‘Tokyo One Piece Tower’ Closing Next Month Due to COVID-19

Tokyo One Piece Tower

Sad news came over the weekend as the ‘Tokyo One Piece Tower,’ opened in 2015 inside the iconic Tokyo Tower as a theme park based on Eiichiro Oda’s best-selling series, announced its imminent closure. Citing difficulties with complying with the Japanese government’s new rules and regulations with regard to halting the spread of the Coronavirus and theme parks, the attraction is offering one last chance for visitors to “make memories” before the end of the month. Alongside the closure of J-WORLD, this marks almost the complete erasure of Weekly Shonen Jump-themed attractions from the Tokyo metropolis – whatever is a Jump fan to do?

The Tokyo One Piece Tower announced that it would be closing at the end of July via its official website. Offering the announcement in both English and Japanese, it reads:

“After the state of emergency was lifted and various measures were taken to prevent the spread of COVID-19 infectious disease along with the Tokyo roadmap, we have carefully discussed and examined it before resuming business. We have determined that it will be difficult to continue providing services that satisfy all of you with the same quality as before, as well as the location of indoor facilities, and with the same quality.”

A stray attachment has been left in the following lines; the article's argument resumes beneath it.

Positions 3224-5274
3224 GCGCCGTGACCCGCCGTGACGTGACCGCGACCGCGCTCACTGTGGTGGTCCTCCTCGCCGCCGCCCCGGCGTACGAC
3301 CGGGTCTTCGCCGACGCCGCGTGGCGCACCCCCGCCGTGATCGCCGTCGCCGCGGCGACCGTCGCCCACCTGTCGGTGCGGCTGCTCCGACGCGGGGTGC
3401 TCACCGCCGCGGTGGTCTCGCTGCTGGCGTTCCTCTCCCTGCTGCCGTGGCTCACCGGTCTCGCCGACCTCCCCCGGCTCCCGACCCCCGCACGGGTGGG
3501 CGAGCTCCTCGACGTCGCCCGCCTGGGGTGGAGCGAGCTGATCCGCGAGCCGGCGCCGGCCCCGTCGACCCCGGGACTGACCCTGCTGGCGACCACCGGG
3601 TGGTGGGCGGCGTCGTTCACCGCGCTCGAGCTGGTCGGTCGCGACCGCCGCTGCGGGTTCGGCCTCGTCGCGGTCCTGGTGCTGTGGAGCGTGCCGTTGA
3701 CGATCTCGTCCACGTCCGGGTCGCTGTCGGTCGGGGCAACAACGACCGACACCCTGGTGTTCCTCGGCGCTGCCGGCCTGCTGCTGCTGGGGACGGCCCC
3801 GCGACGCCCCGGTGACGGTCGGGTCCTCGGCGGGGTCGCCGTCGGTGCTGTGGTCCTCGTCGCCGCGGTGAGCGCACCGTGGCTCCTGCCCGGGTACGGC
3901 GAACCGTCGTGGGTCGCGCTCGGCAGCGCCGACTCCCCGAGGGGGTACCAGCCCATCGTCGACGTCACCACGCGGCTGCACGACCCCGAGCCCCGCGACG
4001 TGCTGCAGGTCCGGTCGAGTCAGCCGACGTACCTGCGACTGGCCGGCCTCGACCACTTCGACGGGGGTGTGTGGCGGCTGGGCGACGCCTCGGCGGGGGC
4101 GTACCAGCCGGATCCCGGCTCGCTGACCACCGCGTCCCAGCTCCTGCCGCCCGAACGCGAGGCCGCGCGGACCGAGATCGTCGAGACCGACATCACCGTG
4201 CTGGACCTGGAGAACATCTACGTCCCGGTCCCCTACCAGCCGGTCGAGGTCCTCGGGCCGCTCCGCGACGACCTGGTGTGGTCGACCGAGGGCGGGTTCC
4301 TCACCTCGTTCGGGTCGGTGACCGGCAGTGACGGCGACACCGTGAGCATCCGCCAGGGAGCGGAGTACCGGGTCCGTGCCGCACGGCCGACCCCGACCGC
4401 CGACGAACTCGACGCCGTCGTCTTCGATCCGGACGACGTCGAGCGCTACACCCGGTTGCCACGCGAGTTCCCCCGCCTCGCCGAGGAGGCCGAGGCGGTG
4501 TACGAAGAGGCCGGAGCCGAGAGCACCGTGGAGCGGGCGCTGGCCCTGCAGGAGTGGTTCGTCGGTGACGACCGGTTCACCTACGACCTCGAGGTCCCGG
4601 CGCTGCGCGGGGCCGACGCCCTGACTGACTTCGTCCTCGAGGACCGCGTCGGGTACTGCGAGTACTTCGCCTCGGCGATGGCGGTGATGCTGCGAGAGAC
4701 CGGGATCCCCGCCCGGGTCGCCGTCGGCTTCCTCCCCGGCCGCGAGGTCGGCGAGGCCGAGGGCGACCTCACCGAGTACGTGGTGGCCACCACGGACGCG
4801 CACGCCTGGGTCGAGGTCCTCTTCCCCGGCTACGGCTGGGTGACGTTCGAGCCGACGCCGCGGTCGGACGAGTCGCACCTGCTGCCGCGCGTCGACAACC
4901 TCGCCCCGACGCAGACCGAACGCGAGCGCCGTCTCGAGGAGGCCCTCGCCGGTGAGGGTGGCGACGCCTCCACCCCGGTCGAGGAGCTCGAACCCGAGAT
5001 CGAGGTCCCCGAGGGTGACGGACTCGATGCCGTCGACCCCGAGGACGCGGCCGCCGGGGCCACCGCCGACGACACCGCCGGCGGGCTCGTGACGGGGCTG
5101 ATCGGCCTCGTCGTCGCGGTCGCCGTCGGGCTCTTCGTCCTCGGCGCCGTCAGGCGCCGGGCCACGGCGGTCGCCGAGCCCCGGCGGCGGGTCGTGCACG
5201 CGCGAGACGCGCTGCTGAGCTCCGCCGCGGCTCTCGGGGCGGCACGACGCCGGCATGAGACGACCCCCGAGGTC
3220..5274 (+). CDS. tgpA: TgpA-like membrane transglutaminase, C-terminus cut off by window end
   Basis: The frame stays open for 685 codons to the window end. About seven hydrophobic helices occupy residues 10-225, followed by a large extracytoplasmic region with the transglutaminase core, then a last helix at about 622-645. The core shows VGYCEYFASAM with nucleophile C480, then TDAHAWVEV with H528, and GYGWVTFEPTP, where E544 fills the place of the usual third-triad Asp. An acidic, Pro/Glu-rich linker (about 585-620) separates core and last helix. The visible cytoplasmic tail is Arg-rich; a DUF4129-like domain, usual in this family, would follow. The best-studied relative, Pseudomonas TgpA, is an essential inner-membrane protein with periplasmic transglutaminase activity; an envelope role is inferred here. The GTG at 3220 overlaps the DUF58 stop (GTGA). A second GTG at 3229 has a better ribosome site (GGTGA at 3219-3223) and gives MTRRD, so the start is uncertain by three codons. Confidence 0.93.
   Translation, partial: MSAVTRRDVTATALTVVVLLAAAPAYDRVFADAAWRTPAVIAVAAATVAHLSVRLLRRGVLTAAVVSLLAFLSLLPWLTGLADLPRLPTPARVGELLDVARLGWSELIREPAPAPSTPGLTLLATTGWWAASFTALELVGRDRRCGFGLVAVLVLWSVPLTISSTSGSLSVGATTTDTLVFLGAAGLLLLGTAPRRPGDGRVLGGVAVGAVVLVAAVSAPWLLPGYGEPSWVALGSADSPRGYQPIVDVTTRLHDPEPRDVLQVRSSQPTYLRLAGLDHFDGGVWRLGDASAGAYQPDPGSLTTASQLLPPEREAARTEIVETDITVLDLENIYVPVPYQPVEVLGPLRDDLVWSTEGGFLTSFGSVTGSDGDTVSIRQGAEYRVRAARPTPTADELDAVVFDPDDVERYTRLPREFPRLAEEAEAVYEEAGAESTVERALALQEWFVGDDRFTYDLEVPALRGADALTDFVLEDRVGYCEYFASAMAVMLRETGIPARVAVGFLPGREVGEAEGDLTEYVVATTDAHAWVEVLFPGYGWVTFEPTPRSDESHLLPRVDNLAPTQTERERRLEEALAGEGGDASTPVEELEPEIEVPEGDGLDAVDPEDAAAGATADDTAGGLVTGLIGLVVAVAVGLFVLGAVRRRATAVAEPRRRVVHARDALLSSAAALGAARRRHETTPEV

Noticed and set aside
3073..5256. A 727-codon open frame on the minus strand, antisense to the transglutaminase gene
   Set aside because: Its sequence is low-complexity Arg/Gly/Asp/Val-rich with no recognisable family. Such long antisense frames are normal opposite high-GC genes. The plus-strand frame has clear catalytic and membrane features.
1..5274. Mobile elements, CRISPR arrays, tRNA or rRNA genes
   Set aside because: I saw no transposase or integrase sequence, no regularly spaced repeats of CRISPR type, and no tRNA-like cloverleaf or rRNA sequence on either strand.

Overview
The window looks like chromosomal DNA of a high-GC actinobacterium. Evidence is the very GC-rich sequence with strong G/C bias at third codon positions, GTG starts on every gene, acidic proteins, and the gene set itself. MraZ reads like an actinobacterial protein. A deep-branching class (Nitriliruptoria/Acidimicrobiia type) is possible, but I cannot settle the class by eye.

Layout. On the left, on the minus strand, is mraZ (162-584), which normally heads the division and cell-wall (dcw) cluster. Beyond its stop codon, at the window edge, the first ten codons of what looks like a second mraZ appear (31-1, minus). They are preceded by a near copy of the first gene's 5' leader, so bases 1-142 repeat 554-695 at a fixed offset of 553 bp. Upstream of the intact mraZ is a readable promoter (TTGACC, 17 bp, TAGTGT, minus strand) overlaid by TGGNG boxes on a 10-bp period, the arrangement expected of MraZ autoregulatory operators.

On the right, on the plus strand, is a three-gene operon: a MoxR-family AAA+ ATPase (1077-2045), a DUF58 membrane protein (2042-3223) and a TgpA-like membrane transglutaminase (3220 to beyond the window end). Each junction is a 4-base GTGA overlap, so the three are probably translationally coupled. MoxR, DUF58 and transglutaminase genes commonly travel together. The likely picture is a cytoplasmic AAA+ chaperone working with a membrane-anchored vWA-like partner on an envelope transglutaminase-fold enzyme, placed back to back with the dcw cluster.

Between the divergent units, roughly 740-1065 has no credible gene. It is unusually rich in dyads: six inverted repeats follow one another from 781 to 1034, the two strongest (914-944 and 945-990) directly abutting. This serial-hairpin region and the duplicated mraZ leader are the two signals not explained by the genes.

Much like how the Coronavirus has affected live music venues, then, the added burden of having to deal with the virus – especially as cases spike in Tokyo – has put the Tokyo One Piece Tower in a very tricky situation. Still, the attraction is offering an opportunity for guests to make some “final memories” once it reopens, which will be communicated at a later date through the official website and social media channels.

Unfortunately, what the closure of the Tokyo One Piece Tower means is that dedicated Weekly Shonen Jump attractions have all but disappeared from the metropolis. This came to a head in 2018 with the closure of J-WORLD, which featured many different attractions from many different Jump series, but this process has now finally been completed. Of course, you’ll still be able to go to different Jump-themed areas in other theme parks – take the Naruto area in Fuji-Q Highlands, for example – but theme parks entirely dedicated to properties from Shueisha’s legendary weekly magazine now seem to be a thing of the past.

You can read more about the closure of the Tokyo One Piece Tower via the official website.

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